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Geoffrey Kamworor narrowly wins first career marathon in NYC

The two-time IAAF World Cross-Country Championships individual gold medallist wins the first marathon of his career at the 2017 New York City Marathon

Geoffrey Kamworor
Geoffrey Kamworor
Photo: Kelly Doyle.

Known globally as a prodigy in the marathon, Kenya’s Geoffrey Kamworor won his first Abbott World Marathon Major on Sunday at the 2017 New York City Marathon.

RELATED: NYC Marathon women’s recap.

The 24-year-old had run seven marathons previously, with zero wins, and prevailed over former marathon world record holder Wilson Kipsang in the Big Apple to win the world’s largest marathon. The win wasn’t a certainty – it never is in a marathon – in the final 100m as Kipsang sprinted and nearly caught a tiring Kamworor up the final hill to the finish line.

Kamworor, a two-time gold medallist at the IAAF World Half-Marathon Championships, clocked 2:10:53, well off of his 2:06:12 PB, for the win, three seconds ahead of Kipsang with two-time Boston Marathon champion Lelisa Desisa in third. American Meb Keflezighi, in what was his last-ever marathon, finished 11th in 2:15:29.

Top-10 results

1 5 Geoffrey Kamworor KEN 2:10:53
2 4 Wilson Kipsang KEN 2:10:56
3 7 Lelisa Desisa ETH 2:11:32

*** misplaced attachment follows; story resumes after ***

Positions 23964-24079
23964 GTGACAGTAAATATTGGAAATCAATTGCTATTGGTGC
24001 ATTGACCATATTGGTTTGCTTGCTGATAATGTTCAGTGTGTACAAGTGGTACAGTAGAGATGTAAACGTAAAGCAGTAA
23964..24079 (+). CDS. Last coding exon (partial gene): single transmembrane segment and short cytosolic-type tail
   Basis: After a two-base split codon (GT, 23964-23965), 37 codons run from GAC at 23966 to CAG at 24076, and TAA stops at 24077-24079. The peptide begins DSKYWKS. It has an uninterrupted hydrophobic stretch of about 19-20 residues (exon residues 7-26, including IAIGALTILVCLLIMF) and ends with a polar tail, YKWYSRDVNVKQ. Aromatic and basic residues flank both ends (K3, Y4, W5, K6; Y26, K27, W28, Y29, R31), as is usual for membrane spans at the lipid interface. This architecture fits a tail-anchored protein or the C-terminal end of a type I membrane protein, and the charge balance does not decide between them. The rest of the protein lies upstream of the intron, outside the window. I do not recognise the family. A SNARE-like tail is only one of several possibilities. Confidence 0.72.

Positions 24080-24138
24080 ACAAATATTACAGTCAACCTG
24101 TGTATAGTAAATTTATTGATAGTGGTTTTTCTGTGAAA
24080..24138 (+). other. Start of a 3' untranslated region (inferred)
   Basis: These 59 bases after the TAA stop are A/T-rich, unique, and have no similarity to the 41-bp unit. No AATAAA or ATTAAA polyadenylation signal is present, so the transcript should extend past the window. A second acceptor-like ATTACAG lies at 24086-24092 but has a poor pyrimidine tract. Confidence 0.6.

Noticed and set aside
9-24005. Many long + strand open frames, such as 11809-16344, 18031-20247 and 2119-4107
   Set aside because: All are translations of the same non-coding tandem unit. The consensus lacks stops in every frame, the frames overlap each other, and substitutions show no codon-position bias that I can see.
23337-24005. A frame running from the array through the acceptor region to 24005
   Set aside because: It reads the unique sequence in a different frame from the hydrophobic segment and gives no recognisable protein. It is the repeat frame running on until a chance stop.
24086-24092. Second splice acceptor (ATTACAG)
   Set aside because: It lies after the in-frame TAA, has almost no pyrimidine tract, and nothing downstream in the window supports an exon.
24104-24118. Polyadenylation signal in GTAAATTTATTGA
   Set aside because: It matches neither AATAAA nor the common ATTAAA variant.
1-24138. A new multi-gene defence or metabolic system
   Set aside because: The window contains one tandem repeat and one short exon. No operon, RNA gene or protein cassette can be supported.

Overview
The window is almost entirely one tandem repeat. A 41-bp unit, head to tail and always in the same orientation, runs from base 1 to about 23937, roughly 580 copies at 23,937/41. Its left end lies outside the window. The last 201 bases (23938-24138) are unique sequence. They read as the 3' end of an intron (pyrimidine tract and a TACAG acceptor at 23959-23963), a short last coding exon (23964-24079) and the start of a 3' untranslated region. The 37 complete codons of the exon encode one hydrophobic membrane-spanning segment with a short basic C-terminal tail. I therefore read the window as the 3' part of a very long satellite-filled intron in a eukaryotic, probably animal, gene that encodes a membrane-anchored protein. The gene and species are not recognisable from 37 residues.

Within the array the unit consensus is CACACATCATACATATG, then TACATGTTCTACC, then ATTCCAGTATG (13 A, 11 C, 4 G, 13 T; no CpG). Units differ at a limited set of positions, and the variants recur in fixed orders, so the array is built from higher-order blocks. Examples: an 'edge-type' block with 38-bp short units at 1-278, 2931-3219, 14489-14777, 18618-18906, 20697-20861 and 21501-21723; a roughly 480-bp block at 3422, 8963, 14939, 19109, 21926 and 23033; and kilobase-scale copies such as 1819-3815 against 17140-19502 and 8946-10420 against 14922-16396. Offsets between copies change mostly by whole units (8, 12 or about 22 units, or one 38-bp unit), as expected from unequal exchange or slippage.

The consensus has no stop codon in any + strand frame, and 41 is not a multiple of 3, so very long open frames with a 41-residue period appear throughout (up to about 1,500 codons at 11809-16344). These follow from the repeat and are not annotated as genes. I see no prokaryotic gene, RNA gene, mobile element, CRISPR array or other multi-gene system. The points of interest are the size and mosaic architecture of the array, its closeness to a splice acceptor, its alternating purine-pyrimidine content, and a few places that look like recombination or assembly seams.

4 6 Lemi Berhanu ETH 2:11:52
5 10 Tadesse Abraham SUI 2:12:01
6 14 Michel Butter NED 2:12:39
7 3 Abdi Abdirahman USA 2:12:48
8 16 Koen Naert BEL 2:13:21
9 442 Fikadu Girma Teferi ETH 2:13:58
10 12 Shadrack Biwott USA 2:14:57

The men’s race had a fast pace early on with a group of less than 15 runners gapping the field almost immediately across the bridge but it slowed once runners settled in. Keying off the lead pace early was Keflezighi, who raced his 26th, and final, competitive marathon of his career as the only man in history to have won an Olympic marathon medal as well as the New York City and Boston Marathons. (The 42-year-old – for every kilometre of the race – raced one marathon for every mile of the race.)

The first 5K split was 16:15, or 2:17 pace. For perspective, the course record is 2:05:06. American Abdi Abdirahman, who finished third in NYC in 2016, fell at the first water station but recovered though he lost ground on the leaders.

The men went through 10K in 31:55 with Keflezighi taking a turn at the front along with defending champion Ghirmay Ghebreslassie. The 15K split was 47:16 for the leaders. The Eritrean 21-year-old accelerated at the halfway point, passing through in 1:06:09 in what looked like a sprint seen in the final 400m of a track race. As he had done earlier in the race, he slowed again and was reconnected with the chase pack. (Ghebreslassie was a DNF.)

Geoffrey Kamworor
Photo: Kelly Doyle.

As was the case in the women’s race, there was little change at the front of the men’s race, clocking 1:18:27 at 25K. Fast forward to between 35-40K and four men remained – Geoffrey Kamworor, Lemi Berhanu, Lelisa Desisa and Kipsang – before Kamworor, a dominant figure on the world cross-country scene was able to carve out a sizeable lead, which he almost relinquished over the final kilometres of the race.

The professional women’s field began at 9:20 a.m. EST with the professional men and mass start, beginning with wave one, following at 9:50 a.m. The point-to-point race begins at Staten Island and finishes in Central Park after passing through the five boroughs of New York City – Staten Island, Brooklyn, Queens, the Bronx and, finally, Manhattan.

New York City Marathon coverage presented by New Balance.